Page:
Comment by allancrossman on Open Thread: January 2010 · 2010-01-02T13:14:03.398Z · score: 4 (4 votes) · LW · GW

Well, I was only going to post all the minutiae if there was any interest...

http://jama.ama-assn.org/cgi/reprint/295/3/285.pdf

The two groups are as follows:

Assigned to "Watchful Waiting":

  • 336 patients
  • 17 had problems after 2 years

Assigned to surgery:

  • 317 patients
  • 7 had problems after 2 years

Some patients crossed between the two groups, but this does not matter, as they were testing the effects of the initial assignment.

They report p = 0.52, but they also give a 95% confidence interval for the difference in risk, which just barely contains zero; which is a dead giveaway that p should be around 0.05, right? Anyway, doing a chi-squared test on the above numbers, I got p = 0.053.

The relevant bit is at the top of page 289 (page 6 of the PDF). Also relevant are the Results section of the abstract, and Figures 1 and 2. Essentially the entire problem is this statement:

At 2 years, intention-to-treat analyses showed that pain interfering with activities developed in similar proportions in both groups (5.1% for watchful waiting vs 2.2% for surgical repair; difference 2.86%; 95% confidence interval, -0.04% to 5.77%; P=.52)

Comment by allancrossman on Open Thread: January 2010 · 2010-01-02T12:35:02.393Z · score: 1 (1 votes) · LW · GW

I recently had to have some minor surgery. However, there's a body of thought that says it's safe to wait and watch for symptoms, and only have surgery later. There's a peer reviewed (I assume) paper supporting this position.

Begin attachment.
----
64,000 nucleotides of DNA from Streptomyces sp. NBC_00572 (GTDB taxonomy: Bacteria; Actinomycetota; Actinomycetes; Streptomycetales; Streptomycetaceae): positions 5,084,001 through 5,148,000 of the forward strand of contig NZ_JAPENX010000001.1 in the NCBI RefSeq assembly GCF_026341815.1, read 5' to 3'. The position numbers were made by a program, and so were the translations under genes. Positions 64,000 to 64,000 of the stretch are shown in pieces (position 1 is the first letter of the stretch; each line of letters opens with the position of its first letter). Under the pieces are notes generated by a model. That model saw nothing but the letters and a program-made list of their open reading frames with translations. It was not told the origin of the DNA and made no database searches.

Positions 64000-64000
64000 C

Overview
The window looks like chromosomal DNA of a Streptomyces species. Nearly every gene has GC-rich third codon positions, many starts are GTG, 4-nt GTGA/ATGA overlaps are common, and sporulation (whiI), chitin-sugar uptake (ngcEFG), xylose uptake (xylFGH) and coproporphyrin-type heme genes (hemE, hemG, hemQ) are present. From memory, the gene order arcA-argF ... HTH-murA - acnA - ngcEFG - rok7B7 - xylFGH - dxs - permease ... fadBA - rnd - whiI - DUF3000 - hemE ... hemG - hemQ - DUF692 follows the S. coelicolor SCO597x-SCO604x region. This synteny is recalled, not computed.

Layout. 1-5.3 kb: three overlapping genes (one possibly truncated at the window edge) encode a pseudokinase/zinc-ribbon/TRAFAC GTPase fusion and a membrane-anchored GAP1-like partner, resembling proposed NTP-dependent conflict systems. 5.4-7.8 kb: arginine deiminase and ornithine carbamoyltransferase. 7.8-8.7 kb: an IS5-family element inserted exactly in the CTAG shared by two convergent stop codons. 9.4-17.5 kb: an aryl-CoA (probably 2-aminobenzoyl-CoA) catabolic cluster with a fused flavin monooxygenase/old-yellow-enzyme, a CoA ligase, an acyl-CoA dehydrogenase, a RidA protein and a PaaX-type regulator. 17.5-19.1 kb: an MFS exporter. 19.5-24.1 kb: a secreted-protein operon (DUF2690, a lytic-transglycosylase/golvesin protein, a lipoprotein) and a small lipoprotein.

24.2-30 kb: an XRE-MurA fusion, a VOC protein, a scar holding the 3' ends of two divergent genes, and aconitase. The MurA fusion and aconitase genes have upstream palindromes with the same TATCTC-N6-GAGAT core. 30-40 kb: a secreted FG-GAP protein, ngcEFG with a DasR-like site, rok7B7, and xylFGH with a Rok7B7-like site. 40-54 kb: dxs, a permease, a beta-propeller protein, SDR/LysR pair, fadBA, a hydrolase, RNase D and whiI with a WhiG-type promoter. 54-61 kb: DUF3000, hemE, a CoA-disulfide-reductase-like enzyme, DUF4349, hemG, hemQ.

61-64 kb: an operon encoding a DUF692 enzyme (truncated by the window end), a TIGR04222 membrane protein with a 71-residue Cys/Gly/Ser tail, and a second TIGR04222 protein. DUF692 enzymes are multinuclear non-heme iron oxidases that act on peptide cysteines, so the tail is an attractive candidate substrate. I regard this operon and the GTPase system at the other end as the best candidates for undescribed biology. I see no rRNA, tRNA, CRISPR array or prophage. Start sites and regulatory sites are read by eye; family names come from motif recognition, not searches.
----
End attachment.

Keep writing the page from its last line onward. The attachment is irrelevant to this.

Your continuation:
Upon reading this paper I found what looked like a statistical error. Looking at outcomes between two groups, they report p = 0.52, but doing the sums myself I got p = 0.053. For this reason, I went and had the surgery.

Since I'm just a novice at statistics, I was wondering if I had in fact got it right - it's disturbing to think that a peer reviewed paper stating an important conclusion would be wrong.

If any dan-level statistician here has the inclination, I'll post a link to the paper here for your perusal...

Comment by allancrossman on Parapsychology: the control group for science · 2009-12-07T18:50:18.548Z · score: 4 (4 votes) · LW · GW

In science, that step is already done.

Only in general, but not for specific questions like: does compound XYZ affect tumour growth?

Comment by allancrossman on Parapsychology: the control group for science · 2009-12-07T18:43:12.147Z · score: 5 (5 votes) · LW · GW

why theologians never come up with arguments disproving the existence of God

Well if they do they get called philosophers of religion instead...

Comment by allancrossman on Parapsychology: the control group for science · 2009-12-06T10:28:37.208Z · score: 1 (1 votes) · LW · GW

However to state the following: "one in which the null hypothesis is always true" is making a bold statement about your level of knowledge.

OK. But the point about what we can conclude about regular science stands even if this is only mostly correct.